Is having an ice cream every day on a family beach holiday really problematic? How much ice cream is too much?

For you or for your children?! So long as your family is eating a fairly healthy and balanced diet whilst on holidays and ice cream isn’t replacing your vegetable intake, one scoop – in a cup, without toppings – a day isn’t going to be too bad for you. It’s important to establish the idea of “real” foods, like ice cream, by having just one scoop and explaining that it is a special treat whilst on holidays and it’s not going to become a habit when you return home.
As an adult, if you’re conscious of not gaining holiday weight, you could limit your ice-cream intake to every second or third day, remembering that they do have ice-cream at your local supermarket at home and it’s not your last chance to ever try it again!


When traveling with kids to developing countries sometimes it is more convenient to pack UHT milk. Does UHT milk have the same nutritional qualities as fresh milk?

UHT or long-life milk is a perfectly fine substitute to fresh milk when travelling or when at home. It contains all the nutritional qualities of fresh milk and contains no additives or preservatives. The difference between fresh and long-life milk is the method of processing. Fresh (pasteurised) milk is heated to 74°C for 15 seconds and long-life (UHT) milk is heated to 140°C for two seconds and then packaged aseptically. The increased temperature at which long-life milk is treated means there’s a greater reduction in bacteria and heat-resistant enzymes in comparison to milk that undergoes pasteurisation – this is what gives it an extended shelf life. 


Are there any products or foods you recommend parents take on holidays to ensure the kids are getting a balanced diet or should they just go with the flow?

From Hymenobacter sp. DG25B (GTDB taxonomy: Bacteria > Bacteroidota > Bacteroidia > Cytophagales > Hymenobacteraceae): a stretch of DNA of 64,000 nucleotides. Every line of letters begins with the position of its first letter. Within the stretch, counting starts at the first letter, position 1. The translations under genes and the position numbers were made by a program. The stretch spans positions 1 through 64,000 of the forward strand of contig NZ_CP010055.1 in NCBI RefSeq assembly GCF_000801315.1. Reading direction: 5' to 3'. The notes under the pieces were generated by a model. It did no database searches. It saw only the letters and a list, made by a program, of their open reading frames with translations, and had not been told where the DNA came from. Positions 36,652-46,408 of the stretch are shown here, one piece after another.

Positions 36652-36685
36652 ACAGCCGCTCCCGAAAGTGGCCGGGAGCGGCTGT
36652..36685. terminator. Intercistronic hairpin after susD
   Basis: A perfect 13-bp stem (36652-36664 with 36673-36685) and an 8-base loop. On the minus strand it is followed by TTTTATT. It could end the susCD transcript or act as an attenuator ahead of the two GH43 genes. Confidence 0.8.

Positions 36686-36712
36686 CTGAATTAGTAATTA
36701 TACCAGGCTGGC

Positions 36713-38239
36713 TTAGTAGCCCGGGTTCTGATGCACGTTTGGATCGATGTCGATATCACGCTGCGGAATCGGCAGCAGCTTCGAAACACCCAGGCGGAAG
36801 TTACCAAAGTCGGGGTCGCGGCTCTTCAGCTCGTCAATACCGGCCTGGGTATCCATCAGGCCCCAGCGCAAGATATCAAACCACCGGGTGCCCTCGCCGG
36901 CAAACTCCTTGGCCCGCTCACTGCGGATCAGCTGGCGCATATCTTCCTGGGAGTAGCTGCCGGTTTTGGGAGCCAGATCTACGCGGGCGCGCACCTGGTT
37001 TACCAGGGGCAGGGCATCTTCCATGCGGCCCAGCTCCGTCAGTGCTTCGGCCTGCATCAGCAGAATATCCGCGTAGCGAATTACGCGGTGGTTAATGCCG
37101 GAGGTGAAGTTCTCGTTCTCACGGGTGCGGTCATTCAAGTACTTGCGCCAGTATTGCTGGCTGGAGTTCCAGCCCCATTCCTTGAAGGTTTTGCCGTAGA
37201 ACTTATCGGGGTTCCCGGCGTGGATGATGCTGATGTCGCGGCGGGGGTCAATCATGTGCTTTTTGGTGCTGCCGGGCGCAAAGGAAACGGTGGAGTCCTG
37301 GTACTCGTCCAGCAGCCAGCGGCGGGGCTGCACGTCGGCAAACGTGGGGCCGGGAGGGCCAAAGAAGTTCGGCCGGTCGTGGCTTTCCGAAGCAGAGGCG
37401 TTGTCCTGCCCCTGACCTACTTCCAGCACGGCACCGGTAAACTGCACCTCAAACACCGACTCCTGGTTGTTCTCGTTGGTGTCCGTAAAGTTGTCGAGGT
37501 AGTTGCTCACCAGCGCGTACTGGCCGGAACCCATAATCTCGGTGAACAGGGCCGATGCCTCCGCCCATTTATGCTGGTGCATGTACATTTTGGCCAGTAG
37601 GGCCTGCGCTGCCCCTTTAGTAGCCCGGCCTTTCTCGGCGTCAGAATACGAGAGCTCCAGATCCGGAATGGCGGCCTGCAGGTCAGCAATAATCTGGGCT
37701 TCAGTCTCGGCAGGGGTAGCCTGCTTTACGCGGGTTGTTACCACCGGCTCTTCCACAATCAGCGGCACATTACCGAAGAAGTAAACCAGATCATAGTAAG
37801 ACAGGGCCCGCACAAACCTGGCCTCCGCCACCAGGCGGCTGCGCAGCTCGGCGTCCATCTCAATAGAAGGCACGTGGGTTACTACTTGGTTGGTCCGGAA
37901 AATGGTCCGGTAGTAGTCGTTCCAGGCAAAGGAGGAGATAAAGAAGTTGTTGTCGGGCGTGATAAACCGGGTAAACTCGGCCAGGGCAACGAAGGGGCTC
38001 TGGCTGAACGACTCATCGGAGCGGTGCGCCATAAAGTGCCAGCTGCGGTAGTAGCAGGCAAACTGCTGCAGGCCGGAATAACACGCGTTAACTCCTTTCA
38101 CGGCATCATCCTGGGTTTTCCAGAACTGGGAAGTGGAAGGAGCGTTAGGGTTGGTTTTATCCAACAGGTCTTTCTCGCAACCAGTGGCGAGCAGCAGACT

The idea of a holiday is to enjoy some free time without the stresses of every day home life. If you have the opportunity to stock up on pre-cut vegetable sticks, packets of mixed raw nuts and pieces of fresh fruit from a supermarket close to your accommodation, that’s great.

Otherwise, as I’ve mentioned, just be conscious of your main meals and try to order things that are the least processed as possible and come with vegetables or a salad.

Consider how much you want your holiday to affect you when you return home – do you want to have holiday weight that you’ll need to shed or do you want your children in a habit of having nuggets and chips for dinner each night? Probably not.


What are some travel-friendly snacks parents should pack when traveling with kids? 

Pick up raw nuts, tubs of yoghurt, grainy crisp breads and slices of cheese and fresh pieces of fruit or vegetables like carrots, celery and cucumbers from supermarkets or grocers when you can. Having these healthy snacks on hand is great for your health and can save you money for more activities or souvenir shopping!

[For more travel tips on travel-friendly foods, see the suitcases&strollers story here.] 


What are your top 3 recommendations for ways to ensure kids are getting a balanced diet while on vacation? 

1. Make sure children eat a good breakfast that includes a mixture of wholegrain cereals, dairy and fruit and vegetables where possible. 

2. Drink mostly water throughout the day. Even if you need to buy bottled water, this saves you and your children consuming extra kilojoules from sugar-sweetened beverages like soft drinks, fruit juice and iced tea. 

3. Always order a side of vegetables at meal times and remember: to encourage your children to eat vegetables, lead by example. 


For more travel tips on introducing kids to foreign foods, see the suitcases&strollers interview with celebrity chef Emmanuel Stroobant.